Movie Review - Girlhood (Bande de Filles)

This French film premiered at the 2014 Cannes Film Festival. It was nominated for the Queer Palm. It won the Special Jury Prize at the Philadelphia Film Festival. It also picked up four nods at the César Awards. It got a very limited release starting at the end of January, flying so far under the radar here in the United States. As of May, it's now streaming on Netflix Watch Instant and other VOD platforms.

Written and directed by Céline Sciamma, a white lesbian, this film opens with a night-time football game. It's rough and tumble. It's not clear that all the football players are girls, until after it's over and you're convinced they're all boys. This is how Sciamma brilliantly subverts expectations and gender presumptions right off the bat.

Karidja Touré stars as Marieme, a 16-year-old, black girl living in a poor neighborhood in France, just outside Paris. She has an older brother who is very strict on her, mainly because they have no father in the picture and their mother is hardly around due to her need to work and pay bills. She also has a younger sister who totally looks up to her. She loves her sister and is protective of her, while she fears her older brother. She's a bit depressed because of her socioeconomic position and because she's not able to go to the school she wants.

Sciamma subtly lays the groundwork for how education or lack thereof can affect the path a young person takes. Yet, Sciamma isn't necessarily interested in making grander proclamations on society or pointed commentary. This is simply a coming-of-age story, but centering on a person who is a gender and skin color that often doesn't get this kind of center stage. Most major movies in the United States, if they focus on a young girl, the focus is on young, white girl. There aren't many black actresses of this age-range in the national consciousness. There are young, American black actresses out there, but they rarely get the kind of platform say Jennifer Lawrence or Kristen Stewart get. One girl that came close was Meagan Good. Another was Keke Palmer whose breakout film Akeelah and the Bee and even her film this year Brotherly Love share a lot of the same themes and plot and cultural details as this one.

I'm not well-versed in French-language films, but of recent cinema that boasts that European tongue, this movie feels just as powerful and as engrossing as The Kid With a Bike all the way to Blue is the Warmest Color. Yet, one doesn't need to be well-versed in French-language films. One can look at the wealth of African-American films from the 1980's or 90's. There is much comparison, most notably in the authentic resonance.

The story focuses on Marieme joining a group of girls whom are three looking for a fourth. There are noticeably other groups of only four girls. There's no explanation as to why there are only four. So many music groups, male and female, have been only four. It seems to be a nice round number. Marieme is reluctant at first, but eventually she goes along and becomes the fourth member. She meets the other three: Lady, Adiatou and Fily.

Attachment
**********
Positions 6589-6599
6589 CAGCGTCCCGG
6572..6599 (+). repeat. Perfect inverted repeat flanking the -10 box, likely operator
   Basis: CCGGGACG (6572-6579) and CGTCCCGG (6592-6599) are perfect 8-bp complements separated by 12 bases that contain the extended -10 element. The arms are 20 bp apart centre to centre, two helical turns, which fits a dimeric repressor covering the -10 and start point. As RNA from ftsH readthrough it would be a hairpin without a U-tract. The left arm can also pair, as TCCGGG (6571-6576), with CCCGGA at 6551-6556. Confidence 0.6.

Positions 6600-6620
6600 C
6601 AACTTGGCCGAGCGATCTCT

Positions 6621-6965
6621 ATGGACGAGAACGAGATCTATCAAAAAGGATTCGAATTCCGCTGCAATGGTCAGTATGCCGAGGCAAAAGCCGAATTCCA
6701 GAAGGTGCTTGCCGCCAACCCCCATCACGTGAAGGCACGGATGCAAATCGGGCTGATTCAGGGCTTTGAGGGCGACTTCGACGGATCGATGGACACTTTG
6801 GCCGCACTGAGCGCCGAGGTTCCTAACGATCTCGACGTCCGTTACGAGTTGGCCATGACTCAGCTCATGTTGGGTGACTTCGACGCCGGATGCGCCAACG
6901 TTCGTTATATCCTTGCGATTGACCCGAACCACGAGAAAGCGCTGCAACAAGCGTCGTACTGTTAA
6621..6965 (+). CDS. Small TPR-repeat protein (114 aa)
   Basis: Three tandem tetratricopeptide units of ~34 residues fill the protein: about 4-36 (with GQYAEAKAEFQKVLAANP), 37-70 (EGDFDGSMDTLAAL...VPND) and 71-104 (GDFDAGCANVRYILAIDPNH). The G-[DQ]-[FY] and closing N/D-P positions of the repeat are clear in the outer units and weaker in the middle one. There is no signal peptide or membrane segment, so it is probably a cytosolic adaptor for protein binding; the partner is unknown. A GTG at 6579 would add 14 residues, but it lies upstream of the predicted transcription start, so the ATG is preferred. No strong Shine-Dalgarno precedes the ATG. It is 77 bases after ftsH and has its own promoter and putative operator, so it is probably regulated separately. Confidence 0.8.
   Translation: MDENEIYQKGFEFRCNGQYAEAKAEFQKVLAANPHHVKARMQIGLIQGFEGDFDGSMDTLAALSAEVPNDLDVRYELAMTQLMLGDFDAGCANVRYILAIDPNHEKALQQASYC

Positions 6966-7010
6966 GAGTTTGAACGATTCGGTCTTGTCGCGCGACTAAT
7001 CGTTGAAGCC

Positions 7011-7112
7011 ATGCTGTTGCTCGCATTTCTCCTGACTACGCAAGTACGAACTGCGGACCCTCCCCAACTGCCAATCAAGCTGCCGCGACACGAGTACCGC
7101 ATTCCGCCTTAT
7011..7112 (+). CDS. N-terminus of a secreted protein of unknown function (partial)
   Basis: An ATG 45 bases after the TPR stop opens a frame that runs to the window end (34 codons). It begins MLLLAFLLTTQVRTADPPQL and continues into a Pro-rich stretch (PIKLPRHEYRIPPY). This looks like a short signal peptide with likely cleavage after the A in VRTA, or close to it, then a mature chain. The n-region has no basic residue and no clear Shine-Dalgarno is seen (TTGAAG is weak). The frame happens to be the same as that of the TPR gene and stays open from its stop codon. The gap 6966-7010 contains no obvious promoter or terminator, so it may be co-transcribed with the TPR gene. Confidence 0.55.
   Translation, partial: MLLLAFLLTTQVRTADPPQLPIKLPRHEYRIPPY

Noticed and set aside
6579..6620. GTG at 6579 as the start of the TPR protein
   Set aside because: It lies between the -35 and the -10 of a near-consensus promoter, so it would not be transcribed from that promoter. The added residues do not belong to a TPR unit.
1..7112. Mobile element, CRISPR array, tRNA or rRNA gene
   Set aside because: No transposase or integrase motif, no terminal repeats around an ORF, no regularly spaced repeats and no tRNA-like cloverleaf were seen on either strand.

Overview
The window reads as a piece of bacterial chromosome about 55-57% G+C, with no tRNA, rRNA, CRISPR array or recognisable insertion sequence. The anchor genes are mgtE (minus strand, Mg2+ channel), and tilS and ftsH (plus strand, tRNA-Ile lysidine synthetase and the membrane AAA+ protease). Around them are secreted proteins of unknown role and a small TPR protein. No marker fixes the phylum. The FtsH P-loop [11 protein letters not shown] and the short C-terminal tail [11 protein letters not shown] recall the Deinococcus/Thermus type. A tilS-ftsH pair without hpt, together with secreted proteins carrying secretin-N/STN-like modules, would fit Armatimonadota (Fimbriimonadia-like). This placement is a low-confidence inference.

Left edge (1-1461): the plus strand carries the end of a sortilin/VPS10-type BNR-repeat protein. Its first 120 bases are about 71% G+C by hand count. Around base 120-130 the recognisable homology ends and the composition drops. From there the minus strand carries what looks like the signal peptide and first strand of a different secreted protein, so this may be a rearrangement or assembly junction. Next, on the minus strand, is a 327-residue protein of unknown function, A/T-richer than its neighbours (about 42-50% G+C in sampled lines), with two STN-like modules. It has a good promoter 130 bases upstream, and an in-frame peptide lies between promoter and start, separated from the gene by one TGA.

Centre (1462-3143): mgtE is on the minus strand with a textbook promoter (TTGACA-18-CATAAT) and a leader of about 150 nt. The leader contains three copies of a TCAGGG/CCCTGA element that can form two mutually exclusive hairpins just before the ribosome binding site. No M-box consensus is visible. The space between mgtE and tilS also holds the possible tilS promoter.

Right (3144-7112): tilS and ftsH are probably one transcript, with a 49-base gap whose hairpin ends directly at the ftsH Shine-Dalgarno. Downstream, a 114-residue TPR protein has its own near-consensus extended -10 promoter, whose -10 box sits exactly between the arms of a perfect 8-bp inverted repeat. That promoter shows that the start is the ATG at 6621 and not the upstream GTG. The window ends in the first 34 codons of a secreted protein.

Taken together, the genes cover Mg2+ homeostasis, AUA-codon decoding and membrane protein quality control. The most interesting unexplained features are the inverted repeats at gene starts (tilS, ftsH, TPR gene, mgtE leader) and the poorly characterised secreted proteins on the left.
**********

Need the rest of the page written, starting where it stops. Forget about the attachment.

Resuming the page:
Marieme in actuality joins the group because the three girls are friends with a particular boy that she likes. What begins as a means to be closer to Ismaël, played by Idrissa Diabaté, the handsome teenage boy at which she can't help but stare, turns into an empowerment of a meek and mild girl evolving into a strong, liberated and independent woman. Her path to empowerment isn't a perfect one, as she quickly learns that the three girls utilize tactics like bullying and fighting to get what they want.

Yet, what Sciamma does, which is equally brilliant, is that she doesn't make these three girls villains or villainous. They're human beings and Sciamma portrays them as such. Even in small ways, Sciamma is able to let us know who these three girls are. We're not given a full back-story on each girl. Such would have been appreciated, but the sense is conveyed that these girls are not unlike Marieme herself.

The key difference is that Marieme feels the need to push back a little quicker and a little harder. She's a bit more restless and she's not as willing to standing still. She's smart enough that she can adapt fast, not be satisfied with status quo and move on. Her decisions may be dangerous or cause her pain, but regardless she has to keep stepping forward. This is exemplified in the film's final shot.

Along the way, Sciamma gives us such beautiful scenes. Two musical numbers in particular are beautiful and are sheer moments of bonding between the girls. One is a dance to Rihanna's "Diamonds," which now has that song stuck in my head. The other is a dance to J. Dash's "Wop." There's also the numerous scenes of the four girls being there for each other, standing up for each other, teasing each other, making each other laugh and comforting each other. It's all beautiful.

Without hitting us over the head with it, Sciamma also slyly challenges the very notion of what being a girl even means. In a year that will no doubt be notable to the transgender movement, this film has to be one that's included in the conversation. This is not to say that there are any transgender characters or even any gay characters. Sciamma is simply saying that girlhood, womanhood or femininity in general doesn't have to be defined as one or even two things, or by any one outside or even around you. It's up to the girl herself to define it.

Five Stars out of Five.
Not Rated but contains some violence, language and sexual situations.
Running Time: 1 hr. and 53 mins.


Popular Posts